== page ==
458
458

PROPERTY OF A PRINCE

Pierre-Auguste Renoir
PAYSAGE, MAISON DE LA POSTE
Estimate
150,000250,000
LOT SOLD. 275,000 USD
JUMP TO LOT
458

PROPERTY OF A PRINCE

Pierre-Auguste Renoir
PAYSAGE, MAISON DE LA POSTE
Estimate
150,000250,000
LOT SOLD. 275,000 USD
JUMP TO LOT

Details & Cataloguing

Impressionist & Modern Art Day Sale

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Pierre-Auguste Renoir
1841 - 1919
PAYSAGE, MAISON DE LA POSTE
Signed Renoir (lower right)
Oil on canvas
7 1/2 by 12 3/4 in.
19.2 by 32 cm
Painted circa 1910-12.
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This work will be included in the forthcoming Renoir Digital Catalogue raisonné, currently being prepared under the sponsorship of the Wildenstein Plattner Institute, Inc.

Provenance

Ambroise Vollard, Paris (acquired from the artist before 1919)
Private Collection, Switzerland (and sold: Sotheby's, London, June 29, 1994, lot 117)
Acquired at the above sale

Literature

Ambroise Vollard, Tableaux, pastels et dessins de Pierre-Auguste Renoir, vol. II, Paris, 1918, illustrated pl. 135
Ambroise Vollard, Pierre-Auguste Renoir, Paintings, Pastels and Drawings, San Francisco, 1989, fig. 1474, illustrated p. 303
Guy-Patrice & Michel Dauberville, Renoir, Catalogue raisonné des tableaux, pastels, dessins et aquarelles, 1911-1919, vol. V, Paris, 2014, no. 3944, illustrated p. 186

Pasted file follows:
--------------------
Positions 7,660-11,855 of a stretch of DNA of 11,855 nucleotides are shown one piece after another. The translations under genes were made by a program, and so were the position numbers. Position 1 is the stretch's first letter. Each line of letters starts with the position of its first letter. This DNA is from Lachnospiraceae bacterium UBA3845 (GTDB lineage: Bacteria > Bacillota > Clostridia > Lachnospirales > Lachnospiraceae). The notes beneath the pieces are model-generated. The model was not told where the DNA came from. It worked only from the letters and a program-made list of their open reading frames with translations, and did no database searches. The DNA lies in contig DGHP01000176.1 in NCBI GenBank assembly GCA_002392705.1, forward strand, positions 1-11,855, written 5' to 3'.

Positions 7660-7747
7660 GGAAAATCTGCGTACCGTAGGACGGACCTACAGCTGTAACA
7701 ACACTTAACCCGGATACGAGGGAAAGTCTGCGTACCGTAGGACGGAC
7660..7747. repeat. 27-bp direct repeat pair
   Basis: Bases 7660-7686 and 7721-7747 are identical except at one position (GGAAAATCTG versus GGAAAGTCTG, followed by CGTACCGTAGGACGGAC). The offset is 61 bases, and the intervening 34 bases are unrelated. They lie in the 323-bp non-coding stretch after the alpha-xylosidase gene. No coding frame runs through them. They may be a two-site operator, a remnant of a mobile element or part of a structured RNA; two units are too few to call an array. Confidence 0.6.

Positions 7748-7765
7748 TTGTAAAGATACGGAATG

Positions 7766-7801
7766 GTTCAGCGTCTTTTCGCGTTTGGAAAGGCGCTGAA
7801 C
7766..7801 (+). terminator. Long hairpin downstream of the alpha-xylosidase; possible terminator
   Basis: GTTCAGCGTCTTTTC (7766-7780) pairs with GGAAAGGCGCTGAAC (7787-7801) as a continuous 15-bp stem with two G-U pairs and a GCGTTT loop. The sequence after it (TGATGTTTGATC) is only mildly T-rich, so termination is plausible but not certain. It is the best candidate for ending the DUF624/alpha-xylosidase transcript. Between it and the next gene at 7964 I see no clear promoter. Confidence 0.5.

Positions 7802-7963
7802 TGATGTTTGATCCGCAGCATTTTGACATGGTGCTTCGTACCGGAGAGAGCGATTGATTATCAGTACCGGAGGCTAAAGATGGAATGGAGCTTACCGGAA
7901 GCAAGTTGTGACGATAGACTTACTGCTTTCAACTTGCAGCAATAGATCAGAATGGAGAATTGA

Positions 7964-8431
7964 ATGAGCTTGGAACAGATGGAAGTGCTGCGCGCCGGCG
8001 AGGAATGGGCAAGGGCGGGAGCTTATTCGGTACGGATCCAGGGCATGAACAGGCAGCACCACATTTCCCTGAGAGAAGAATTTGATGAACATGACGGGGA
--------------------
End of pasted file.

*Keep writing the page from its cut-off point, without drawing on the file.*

Catalogue Note

In 1907, Renoir settled in Cagnes where he bought an old farm called Les Collettes situated in an olive grove, where he moved into with his family in 1908. He was to remain in Les Collettes for the rest of his life. Views of the Mediterranean and mountainous landscapes beyond provided the artist with infinite inspiration. The Cagnes landscape consequently played an important role in Renoir’s work during these years, as John House notes, “the estate provided him with his principal subjects for landscape; he focused sometimes on the panoramic view of it from the coast and the old town of Cagnes, sometimes on its ancient, twisting olive trees, and often on the old farmhouse on the estate” (John House, Renoir (exhibition catalogue), Hayward Gallery, London, 1985, p. 276). In a 1918 interview with the art critic René Gimpel the artist commented: “The olive tree, what a brute! If you realize how much trouble it has caused me. A tree full of colours. Not great at all. Its little leaves, how they’ve made me sweat! A gust of wind, and my tree’s tonality changes. The colour isn’t on the leaves, but in the spaces between them. I know that I can’t paint nature, but I enjoy struggling with it. A painter can’t be great if he doesn’t understand landscape” (quoted in ibid., p. 277).

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